The Trout Hatchery was constructed under Huddleston's supervision near the Nelson Provincial Council Buildings. Completed in 1867, the structure, together with three ponds for holding the fish, cost just £180 2s 3d. Hatcheries were designed to protect ova from uneven temperatures, predators and light which hinder the hatching process. Buckland's hatchery is hexagonal in plan and constructed of timber. Covered in trelliswork, the hatchery was four metres high and featured a strong door and narrow window that allowed a dim light into the building. The corrugated iron roof was capped by a ventilator, which helped keep the building cool during hatching season. Originally, the centre of the hatchery was occupied by three large, lead trays lined with boiled gravel, according to Buckland's directions. The fish eggs were spread over the gravel and water was piped into the trays from a stream on the east side of the hatchery. The water flowed over the eggs and then out of the building and into the fish ponds constructed outside.

In 1868 Huddleston travelled to Australia to bring back the first brown trout ova. They would be hatched successfully in the new building and used to stock local streams. In 1874 Premier Sir Julius Vogel [1835-1899] tasted the fish at a public dinner and commented favourably on its flavour. Regulations by the Provincial Council protected the trout spawned by the Society and from 1876 licenses were required before fishing was permitted; a move that effectively prevented Maori from fishing for eels in their traditional grounds. In the 1890s, the society began meeting in the hatchery and, to accommodate this additional function, seating and a concrete floor were installed. By the early twentieth-century, the impetus that had driven acclimatisation began to wane as the negative impact of introducing foreign species into the New Zealand environment became better understood. However, the propagation of trout remained popular. The Trout Hatchery was used until 1929, when a new hatchery was constructed east of the building. The three fishponds were demolished but the hatchery was taken over by the Nelson Angler's Club and used as clubrooms until the 1970s. Used as a storage facility for several years after this date, the Trout Hatchery is now a recognised historic asset. Constructed on Crown land that was declared an historic reserve in 1991, the building is actively managed by the Department of Conservation.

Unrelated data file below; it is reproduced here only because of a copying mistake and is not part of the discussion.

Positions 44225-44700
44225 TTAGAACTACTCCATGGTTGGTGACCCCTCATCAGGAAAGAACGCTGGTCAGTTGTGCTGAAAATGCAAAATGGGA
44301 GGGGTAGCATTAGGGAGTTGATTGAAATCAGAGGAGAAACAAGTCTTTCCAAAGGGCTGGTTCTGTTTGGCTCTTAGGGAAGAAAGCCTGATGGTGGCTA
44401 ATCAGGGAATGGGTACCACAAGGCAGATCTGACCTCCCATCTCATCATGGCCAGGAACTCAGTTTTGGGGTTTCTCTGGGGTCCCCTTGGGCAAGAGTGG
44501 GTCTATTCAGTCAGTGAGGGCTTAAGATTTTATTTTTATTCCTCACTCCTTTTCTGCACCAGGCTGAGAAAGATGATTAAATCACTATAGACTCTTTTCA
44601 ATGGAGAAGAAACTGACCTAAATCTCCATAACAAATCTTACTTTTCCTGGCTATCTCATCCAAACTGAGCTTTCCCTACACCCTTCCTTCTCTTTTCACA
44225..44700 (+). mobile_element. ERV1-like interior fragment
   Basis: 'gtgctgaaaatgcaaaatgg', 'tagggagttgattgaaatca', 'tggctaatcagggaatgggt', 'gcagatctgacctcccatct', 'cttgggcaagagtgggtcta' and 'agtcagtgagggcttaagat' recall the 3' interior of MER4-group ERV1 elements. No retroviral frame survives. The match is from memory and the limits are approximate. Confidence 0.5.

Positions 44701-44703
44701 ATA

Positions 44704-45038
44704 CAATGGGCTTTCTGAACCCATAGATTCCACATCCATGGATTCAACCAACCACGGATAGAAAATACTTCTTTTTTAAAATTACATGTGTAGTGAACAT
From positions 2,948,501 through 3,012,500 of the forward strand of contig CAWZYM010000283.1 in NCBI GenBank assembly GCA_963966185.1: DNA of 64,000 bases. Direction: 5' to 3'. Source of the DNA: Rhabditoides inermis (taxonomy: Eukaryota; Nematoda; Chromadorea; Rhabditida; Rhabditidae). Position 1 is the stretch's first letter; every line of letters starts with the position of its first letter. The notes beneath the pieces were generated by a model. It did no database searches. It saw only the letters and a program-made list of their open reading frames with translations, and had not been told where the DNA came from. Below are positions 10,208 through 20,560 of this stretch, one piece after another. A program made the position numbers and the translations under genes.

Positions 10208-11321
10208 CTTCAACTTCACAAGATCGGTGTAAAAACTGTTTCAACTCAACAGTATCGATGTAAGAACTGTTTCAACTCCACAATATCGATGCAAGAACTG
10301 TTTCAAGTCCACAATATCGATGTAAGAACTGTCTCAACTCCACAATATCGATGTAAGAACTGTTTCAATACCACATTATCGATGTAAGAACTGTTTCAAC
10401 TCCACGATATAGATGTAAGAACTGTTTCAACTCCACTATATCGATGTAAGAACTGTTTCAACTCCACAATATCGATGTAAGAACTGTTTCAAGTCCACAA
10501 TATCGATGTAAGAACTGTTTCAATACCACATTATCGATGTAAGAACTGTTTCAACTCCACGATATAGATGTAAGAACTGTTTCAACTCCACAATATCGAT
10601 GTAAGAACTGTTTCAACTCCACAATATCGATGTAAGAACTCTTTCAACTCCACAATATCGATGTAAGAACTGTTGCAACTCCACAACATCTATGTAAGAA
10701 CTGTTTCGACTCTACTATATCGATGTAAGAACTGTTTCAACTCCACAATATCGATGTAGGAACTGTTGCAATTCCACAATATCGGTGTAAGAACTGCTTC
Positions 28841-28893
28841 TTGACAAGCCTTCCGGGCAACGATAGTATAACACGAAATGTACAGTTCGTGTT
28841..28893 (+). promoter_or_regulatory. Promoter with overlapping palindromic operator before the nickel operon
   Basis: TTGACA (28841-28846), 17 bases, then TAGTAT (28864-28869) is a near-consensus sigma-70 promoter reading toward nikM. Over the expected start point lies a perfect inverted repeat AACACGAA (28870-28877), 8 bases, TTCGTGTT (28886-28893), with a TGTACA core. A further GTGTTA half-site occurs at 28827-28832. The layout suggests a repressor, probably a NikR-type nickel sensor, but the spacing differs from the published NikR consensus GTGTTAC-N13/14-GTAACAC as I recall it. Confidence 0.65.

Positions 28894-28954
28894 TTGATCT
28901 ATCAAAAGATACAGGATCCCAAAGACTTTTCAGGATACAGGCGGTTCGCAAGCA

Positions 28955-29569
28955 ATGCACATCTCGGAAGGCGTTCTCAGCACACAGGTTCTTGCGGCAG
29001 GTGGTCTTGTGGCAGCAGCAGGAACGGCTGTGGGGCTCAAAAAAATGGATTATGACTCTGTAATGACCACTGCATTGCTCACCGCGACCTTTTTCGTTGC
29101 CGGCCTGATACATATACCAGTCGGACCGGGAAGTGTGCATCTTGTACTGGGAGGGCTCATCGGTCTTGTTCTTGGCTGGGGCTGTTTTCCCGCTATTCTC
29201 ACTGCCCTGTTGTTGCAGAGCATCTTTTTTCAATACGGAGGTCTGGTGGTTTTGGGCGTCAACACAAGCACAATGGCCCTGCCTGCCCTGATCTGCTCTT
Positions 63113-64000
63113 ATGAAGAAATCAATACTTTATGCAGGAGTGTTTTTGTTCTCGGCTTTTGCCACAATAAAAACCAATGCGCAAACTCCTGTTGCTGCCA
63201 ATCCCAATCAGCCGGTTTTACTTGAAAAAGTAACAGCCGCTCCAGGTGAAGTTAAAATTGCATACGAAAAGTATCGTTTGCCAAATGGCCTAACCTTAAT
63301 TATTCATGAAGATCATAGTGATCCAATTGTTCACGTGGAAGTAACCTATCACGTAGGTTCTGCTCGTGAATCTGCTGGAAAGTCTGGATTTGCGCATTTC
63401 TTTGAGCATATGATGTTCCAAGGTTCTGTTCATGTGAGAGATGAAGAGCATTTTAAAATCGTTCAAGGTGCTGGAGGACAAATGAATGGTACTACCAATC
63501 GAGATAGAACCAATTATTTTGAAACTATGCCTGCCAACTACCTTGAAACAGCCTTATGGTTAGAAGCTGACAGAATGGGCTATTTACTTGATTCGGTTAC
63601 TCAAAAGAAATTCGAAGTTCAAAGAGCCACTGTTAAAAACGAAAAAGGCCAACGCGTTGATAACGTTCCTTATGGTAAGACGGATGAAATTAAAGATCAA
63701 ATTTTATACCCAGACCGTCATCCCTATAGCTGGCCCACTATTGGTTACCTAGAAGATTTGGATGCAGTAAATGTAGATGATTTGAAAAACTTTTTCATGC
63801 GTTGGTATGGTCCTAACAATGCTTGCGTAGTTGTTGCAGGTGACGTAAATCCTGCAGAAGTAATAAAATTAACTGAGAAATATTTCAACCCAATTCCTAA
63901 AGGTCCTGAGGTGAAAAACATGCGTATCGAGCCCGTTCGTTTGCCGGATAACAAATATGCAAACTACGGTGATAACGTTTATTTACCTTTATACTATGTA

The Trout Hatchery is of great national and international significance. It is a very rare, surviving example of a hatchery designed and constructed in the 1860s, the period when hatcheries were first being developed in both Europe and New Zealand. It is of particular interest as it was based on a design by Frank Buckland, who was instrumental in developing the artificial fish hatching process in England and is still commemorated annually in that country. The Trout Hatchery is of architectural and educational significance as it embodies nineteenth-century theories on the conditions necessary for hatching to take place. It is of considerable historical interest as tangible evidence of early settler aspirations to recreate 'a little England' in the New Zealand environment. It dates from an early period in the history of Pakeha settlement in New Zealand and forms part of a wider historical landscape of acclimatisation and propagation of foreign species in New Zealand, the legacy of which continues to impact severely on New Zealand's indigenous environment.